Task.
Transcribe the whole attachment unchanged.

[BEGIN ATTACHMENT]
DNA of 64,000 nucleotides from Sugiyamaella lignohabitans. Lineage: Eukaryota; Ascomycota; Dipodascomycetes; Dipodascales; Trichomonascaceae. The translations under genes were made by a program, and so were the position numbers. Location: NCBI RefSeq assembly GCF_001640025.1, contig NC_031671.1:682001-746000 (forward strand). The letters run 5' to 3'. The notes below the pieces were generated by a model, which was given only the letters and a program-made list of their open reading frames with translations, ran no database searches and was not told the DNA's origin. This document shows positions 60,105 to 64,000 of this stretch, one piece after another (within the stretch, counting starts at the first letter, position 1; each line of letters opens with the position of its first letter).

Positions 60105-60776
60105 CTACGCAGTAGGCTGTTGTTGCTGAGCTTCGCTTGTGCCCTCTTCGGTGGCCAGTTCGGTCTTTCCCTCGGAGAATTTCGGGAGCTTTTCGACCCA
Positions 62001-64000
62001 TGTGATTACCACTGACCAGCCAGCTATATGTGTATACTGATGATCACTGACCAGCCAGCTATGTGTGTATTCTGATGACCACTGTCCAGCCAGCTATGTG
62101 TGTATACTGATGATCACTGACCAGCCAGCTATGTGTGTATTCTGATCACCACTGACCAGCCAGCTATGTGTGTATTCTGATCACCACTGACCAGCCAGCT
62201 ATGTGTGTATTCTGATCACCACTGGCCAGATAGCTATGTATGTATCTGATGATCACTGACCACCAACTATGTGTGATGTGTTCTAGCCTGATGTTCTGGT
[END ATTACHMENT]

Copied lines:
DNA of 64,000 nucleotides from Sugiyamaella lignohabitans. Lineage: Eukaryota; Ascomycota; Dipodascomycetes; Dipodascales; Trichomonascaceae. The translations under genes were made by a program, and so were the position numbers. Location: NCBI RefSeq assembly GCF_001640025.1, contig NC_031671.1:682001-746000 (forward strand). The letters run 5' to 3'. The notes below the pieces were generated by a model, which was given only the letters and a program-made list of their open reading frames with translations, ran no database searches and was not told the DNA's origin. This document shows positions 60,105 to 64,000 of this stretch, one piece after another (within the stretch, counting starts at the first letter, position 1; each line of letters opens with the position of its first letter).

Positions 60105-60776
60105 CTACGCAGTAGGCTGTTGTTGCTGAGCTTCGCTTGTGCCCTCTTCGGTGGCCAGTTCGGTCTTTCCCTCGGAGAATTTCGGGAGCTTTTCGACCCA
Positions 62001-64000
62001 TGTGATTACCACTGACCAGCCAGCTATATGTGTATACTGATGATCACTGACCAGCCAGCTATGTGTGTATTCTGATGACCACTGTCCAGCCAGCTATGTG
62101 TGTATACTGATGATCACTGACCAGCCAGCTATGTGTGTATTCTGATCACCACTGACCAGCCAGCTATGTGTGTATTCTGATCACCACTGACCAGCCAGCT
62201 ATGTGTGTATTCTGATCACCACTGGCCAGATAGCTATGTATGTATCTGATGATCACTGACCACCAACTATGTGTGATGTGTTCTAGCCTGATGTTCTGGT